Story N˚ 25: Vintage for Easter

When I started thinking of my array of floral dresses that I choose from for Easter Sunday, I remembered a dress I haven’t worn in years.  In fact, I couldn’t remember if I still had it, and if I had altered it or not.  Sometimes, I start chopping up a dress to make into a skirt or top, and then get distracted and find it mangled years later.  And I usually can’t remember what I was going to make it into.  I know I have thought of how to alter this particular dress many times.  When I went to look for it, I couldn’t remember if it had gotten chopped or not.  I was a little worried.

This dress is the first truly vintage piece I ever bought.  I was in high school, late 1980’s. One summer when we were visiting family in Salt Lake City, my sister and I who were already thrift shoppers, found ourselves in a vintage shop.  I’m sure I didn’t understand the difference back then between thrift and vintage except for price; all I knew was we were surrounded by great clothing.  This green and white floral print must be rayon, and I think the tag read circa 1930’s, maybe early ’40’s.  It looks handmade, although the buttonholes and buttons look commercial.  I honestly don’t know how it has lasted this long in my rambunctious wardrobe.  It is worn out and yellowed in some places, but the rayon is strong and still drapes beautifully.

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Note the grosgrain ribbon running through the crenellated tabs and on the buttons.
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Do you look inside of clothing to examine the stitching?  I do.

I wore it constantly in Florida where dresses are great for the heat.  I remember my high school art history teacher, Dr. Earles, complemented me on it.  My first year of college, I wore it with no socks and men’s dress shoes. I’m talking early-grunge, so this was ultra feminine. I remember one late summer evening I went to visit a guy in his dorm.  I had a new haircut, my vintage dress and no shoes on. I knew he liked green, and was hoping he liked the dress, that is, liked me in the dress. The kiss didn’t happen till later that semester, but I’d like to think the dress had something to do with it.

I would also wear it to the university’s performing arts center, where I volunteered as an usher with my best friend so we could see the play or opera or symphony for free.  This was an easy dress for such occasions.

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I realize I haven’t worn this dress for decades. The dress does have a homely, hausfrau look to it from here. I don’t remember it that way. Maybe that’s why I didn’t wear it for so long. I found it at the bottom of a pile of clothes (one I keep for sentimental reasons); it wasn’t cut up at all!  I’m glad my past self had the sense not to change it.  But I want to freshen it some way, maybe wear it again this summer.  For now, it will be my Easter dress, maybe with a shorter skirt and cap sleeves.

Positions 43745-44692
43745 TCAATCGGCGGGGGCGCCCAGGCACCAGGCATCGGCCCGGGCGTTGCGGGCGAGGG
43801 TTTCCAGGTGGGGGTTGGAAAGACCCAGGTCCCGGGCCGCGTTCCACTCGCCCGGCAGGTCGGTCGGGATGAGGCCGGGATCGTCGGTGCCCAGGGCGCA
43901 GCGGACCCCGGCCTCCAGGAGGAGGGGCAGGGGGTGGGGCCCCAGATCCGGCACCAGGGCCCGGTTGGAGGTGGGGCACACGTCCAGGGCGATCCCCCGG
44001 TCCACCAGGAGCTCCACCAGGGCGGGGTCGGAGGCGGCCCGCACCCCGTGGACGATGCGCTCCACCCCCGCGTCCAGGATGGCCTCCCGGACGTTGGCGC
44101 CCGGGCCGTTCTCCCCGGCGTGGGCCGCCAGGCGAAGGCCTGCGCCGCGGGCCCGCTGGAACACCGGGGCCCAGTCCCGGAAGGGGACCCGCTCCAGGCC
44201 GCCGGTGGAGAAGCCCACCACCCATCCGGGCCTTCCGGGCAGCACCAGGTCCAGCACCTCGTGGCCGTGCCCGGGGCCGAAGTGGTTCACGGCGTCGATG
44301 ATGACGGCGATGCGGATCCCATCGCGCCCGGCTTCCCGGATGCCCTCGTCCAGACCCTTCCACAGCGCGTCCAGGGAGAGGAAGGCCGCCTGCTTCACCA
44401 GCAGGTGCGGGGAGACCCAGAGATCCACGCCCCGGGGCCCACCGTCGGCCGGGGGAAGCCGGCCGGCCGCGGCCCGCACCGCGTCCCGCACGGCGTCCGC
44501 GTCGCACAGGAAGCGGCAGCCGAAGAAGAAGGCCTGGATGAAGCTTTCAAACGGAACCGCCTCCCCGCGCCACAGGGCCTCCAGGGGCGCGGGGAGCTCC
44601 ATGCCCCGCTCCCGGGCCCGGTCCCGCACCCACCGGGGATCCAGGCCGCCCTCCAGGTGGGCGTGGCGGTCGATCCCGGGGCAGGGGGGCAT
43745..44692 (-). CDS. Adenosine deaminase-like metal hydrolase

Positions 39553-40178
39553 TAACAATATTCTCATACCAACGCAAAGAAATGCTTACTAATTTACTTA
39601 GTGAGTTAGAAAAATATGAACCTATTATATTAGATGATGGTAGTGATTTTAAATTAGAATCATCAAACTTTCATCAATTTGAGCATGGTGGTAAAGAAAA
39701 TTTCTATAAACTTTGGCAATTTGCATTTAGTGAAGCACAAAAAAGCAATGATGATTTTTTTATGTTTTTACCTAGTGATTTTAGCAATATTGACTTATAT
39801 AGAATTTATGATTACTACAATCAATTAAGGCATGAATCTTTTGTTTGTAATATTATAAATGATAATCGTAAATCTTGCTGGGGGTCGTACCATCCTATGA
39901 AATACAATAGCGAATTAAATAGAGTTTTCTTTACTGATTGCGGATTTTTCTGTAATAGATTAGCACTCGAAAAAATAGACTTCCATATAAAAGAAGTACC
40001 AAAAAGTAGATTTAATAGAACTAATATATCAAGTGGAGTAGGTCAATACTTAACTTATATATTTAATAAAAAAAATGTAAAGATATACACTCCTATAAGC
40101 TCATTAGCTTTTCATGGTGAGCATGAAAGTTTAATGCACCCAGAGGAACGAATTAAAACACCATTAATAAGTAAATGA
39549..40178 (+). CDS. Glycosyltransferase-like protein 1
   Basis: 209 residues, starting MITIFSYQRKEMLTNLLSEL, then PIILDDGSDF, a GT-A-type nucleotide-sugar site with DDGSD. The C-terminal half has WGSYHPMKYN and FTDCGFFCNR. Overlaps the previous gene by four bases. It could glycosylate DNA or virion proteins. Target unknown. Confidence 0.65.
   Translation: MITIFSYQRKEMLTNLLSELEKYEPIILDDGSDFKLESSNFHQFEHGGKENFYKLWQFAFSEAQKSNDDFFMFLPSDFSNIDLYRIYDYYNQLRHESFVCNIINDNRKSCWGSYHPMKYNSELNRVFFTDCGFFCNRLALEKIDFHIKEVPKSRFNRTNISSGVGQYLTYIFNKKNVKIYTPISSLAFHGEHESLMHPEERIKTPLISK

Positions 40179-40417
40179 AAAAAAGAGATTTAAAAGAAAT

Happy Easter

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Story N˚ 16: This is Scary!

The fur industry is scary.  I’m not talking about fur used by indigenous peoples for warmth; I’m talking about fur for fashion.  Apparently, there is no way to do this humanely.  I was looking at a few anti-fur/animal rights sites for just a moment and I am sick to my stomach.  A few years ago, I got through the documentary, Earthlings (trailer link), but not without crying my eyes out.  I haven’t been the same since.  Fashion is just one of the ways we abuse animals, but the fur industry is unconscionable.  Here is an article that gives information on “ethical fur“, but I don’t know how animals bred in cages just for their pelts can be truly ethical.  I will have to do more research on the topic…

In the meantime, I am in favor of using what is already in existence.  There is a lot of fur already in circulation.  There are many opinions on the subject of fur, but I value the tradition of passing on clothing.   I received a Persian lamb swing coat that my great Aunt Norma had made for her in the 1950’s.  It’s a lovely piece in my vintage collection and so well crafted.

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I added some Halloween flair, Miss Havisham style.

My story of this coat:  I was working at that suburban fabric store that wiped out all other fashion fabric stores in my area in the 90’s, and continues to dominates home sewing commerce.  I was in charge of restocking fabrics and so I often got to help customers with their ideas and projects as I worked the floor.  Around December, a woman wanted to make a dressy coat for a company party.  We looked at patterns, fabrics and talked styles.  As she described the coat she wanted, my swing coat came to mind.  I was shy about offering it, because she would have thought me crazy to lend my coat to a stranger.  But the idea kept surfacing, so I finally said that she was describing a coat I have in my closet, and she was welcome to wear it to the party.  She jumped at the offer!  She wasn’t a seamstress and couldn’t afford to buy something fancy.  I brought her the coat- she loved it, wore it to the party and then returned it with a small gift.  It was one of the best clothing exchanges I have experienced.

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Fine stitch work, beautiful label…
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My great aunt’s initials, I love the personal touch